Security ensured at BKU but peace elusive

Students say they feel more secure but administration feels burden of measures


Mureeb Mohmand January 20, 2018
Images of the faculty, staff and students of Bacha Khan University Charsadda who were killed in a terrorist attack on January 20, 2016. PHOTO: EXPRESS

SHABQADAR: Two years after militants had stormed its ground killing 22 people and injuring 20 others — mostly students, the Bacha Khan University campus looks a little more secure.

The sole entry gate to the sprawling campus is now manned by security officers and there is a walkthrough gate which everyone has to pass through. All this, though, has been unable to erase the cries and gunshots fired that day from the minds of students, faculty and staff.

The road leading to the university from the main Mardan road is narrow and surrounded by sugarcane fields, students find themselves exposed. In the absence of security on the kilometre-long road, most students opt to take a rickshaw to the main gate of the university.

Once at the gate, students can take a sigh of relief. The gate has been secured by guards while an officer inspects identity cards of students and visitors are directed to submit their CNICs at the gate.

Moreover, the university administration has raised the height of all the walls surrounding the campus, and fitting razor wires on the top to prevent anyone from jumping over them. Further, watchtowers have been built along the boundary of the university to keep a watchful eye on intruders.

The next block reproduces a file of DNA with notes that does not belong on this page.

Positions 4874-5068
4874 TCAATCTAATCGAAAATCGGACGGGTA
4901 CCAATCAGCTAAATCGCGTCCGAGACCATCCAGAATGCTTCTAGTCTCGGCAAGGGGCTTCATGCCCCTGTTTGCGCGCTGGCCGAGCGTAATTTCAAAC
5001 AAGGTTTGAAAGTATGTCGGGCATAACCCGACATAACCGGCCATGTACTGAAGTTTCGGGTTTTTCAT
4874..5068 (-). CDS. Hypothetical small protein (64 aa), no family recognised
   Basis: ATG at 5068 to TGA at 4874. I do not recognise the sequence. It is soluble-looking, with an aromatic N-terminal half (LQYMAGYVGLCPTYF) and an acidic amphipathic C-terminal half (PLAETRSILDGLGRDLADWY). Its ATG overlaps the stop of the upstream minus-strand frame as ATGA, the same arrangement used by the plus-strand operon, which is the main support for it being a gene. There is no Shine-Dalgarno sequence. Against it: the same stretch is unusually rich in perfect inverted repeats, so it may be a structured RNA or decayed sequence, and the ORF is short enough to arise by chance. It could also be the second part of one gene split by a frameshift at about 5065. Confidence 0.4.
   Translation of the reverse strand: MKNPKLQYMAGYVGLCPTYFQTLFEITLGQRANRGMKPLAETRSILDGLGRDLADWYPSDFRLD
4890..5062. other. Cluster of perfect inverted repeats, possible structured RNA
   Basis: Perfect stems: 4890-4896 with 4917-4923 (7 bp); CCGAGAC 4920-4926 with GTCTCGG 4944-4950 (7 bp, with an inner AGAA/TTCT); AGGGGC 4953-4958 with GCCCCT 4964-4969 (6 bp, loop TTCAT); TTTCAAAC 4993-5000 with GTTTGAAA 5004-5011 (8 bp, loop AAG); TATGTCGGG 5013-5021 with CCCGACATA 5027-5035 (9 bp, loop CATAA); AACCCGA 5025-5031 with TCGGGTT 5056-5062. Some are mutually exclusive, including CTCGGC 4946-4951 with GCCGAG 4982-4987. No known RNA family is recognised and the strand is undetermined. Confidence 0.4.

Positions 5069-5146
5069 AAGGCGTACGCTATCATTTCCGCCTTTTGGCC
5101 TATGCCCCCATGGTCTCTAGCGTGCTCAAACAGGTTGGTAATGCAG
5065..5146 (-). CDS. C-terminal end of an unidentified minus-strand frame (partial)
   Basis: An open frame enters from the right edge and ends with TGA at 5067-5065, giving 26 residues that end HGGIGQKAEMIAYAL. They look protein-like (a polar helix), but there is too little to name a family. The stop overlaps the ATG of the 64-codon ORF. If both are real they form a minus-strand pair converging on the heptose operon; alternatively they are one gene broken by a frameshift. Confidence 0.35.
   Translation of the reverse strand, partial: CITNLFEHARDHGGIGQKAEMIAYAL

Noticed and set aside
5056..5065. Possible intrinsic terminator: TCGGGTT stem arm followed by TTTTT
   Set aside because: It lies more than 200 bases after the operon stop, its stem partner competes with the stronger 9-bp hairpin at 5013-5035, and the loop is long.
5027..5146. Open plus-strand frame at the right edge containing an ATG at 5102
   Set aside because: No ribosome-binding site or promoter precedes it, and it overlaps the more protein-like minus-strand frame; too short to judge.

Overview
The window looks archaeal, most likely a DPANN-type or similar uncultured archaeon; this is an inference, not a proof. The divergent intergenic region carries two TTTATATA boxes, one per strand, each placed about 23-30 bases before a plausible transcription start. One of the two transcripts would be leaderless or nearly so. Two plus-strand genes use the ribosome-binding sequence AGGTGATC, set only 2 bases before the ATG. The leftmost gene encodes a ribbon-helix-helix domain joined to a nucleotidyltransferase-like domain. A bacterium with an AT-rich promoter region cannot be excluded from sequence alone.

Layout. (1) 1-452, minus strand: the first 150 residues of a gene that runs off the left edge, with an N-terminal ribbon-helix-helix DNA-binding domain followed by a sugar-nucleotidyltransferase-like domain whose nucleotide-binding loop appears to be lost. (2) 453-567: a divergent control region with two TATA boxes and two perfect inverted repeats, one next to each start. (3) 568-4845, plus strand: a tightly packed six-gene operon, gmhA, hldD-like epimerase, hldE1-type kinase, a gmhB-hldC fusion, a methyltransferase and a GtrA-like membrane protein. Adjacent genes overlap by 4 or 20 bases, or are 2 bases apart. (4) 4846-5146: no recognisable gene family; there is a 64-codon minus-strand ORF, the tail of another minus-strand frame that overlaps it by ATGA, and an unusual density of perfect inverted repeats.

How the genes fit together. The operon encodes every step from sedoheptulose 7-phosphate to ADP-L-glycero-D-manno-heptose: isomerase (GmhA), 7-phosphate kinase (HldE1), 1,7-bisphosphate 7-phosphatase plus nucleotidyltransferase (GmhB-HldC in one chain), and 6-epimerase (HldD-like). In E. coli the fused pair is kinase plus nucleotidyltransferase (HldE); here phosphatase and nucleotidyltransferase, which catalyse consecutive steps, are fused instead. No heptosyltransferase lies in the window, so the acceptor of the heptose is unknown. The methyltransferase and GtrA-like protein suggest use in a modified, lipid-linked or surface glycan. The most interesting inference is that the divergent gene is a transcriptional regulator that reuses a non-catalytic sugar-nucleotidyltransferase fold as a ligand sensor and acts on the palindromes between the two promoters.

But for those inside the university, a monument built outside the administration block to pay tribute to faculty and students who had lost their lives in the attack claimed by the Tehreek-e-Taliban Pakistan remains the most moving spot on campus.

With pictures of those martyred in the attack prominently displayed and names etched in Urdu and English, anyone entering the varsity is immediately reminded of that tragic incident.

Students, though, concede that they do feel more secure on the campus.

Rafiullah, who is pursuing a Masters in Sciences in Chemistry at the varsity, said that the administration had beefed up security at the campus and that he does not feel insecure.

“Sometimes, the university does not look like an educational institute, rather it resembles a military base with guards at the gate, on the boundary walls and in the watchtower looking at potential hostiles on the road, and at times even in the classrooms,” he said.

But this sense of security has come at great cost for the varsity’s administration. Over recent months, the varsity has been forced to either terminate several contract employees or has reduced the salaries of such staff. This has resulted in a tug of war between the vice chancellor and the faculty.

When asked about the economic crisis the university was suffering from, Vice Chancellor Professor Dr SM Saqlan Naqvi curtly explained that the varsity is bearing the burden of 200 ‘extra’ employees which had been appointed by the previous administration.

He further complained that some staff members were not cooperating with the university’s administration.

The faculty, when asked about Dr Naqvi’s comments, disagreed vehemently. They pointed out that most of them were on contracts and were fearful that if they gave an unfavourable comment they may be terminated.

Published in The Express Tribune, January 20th, 2018.

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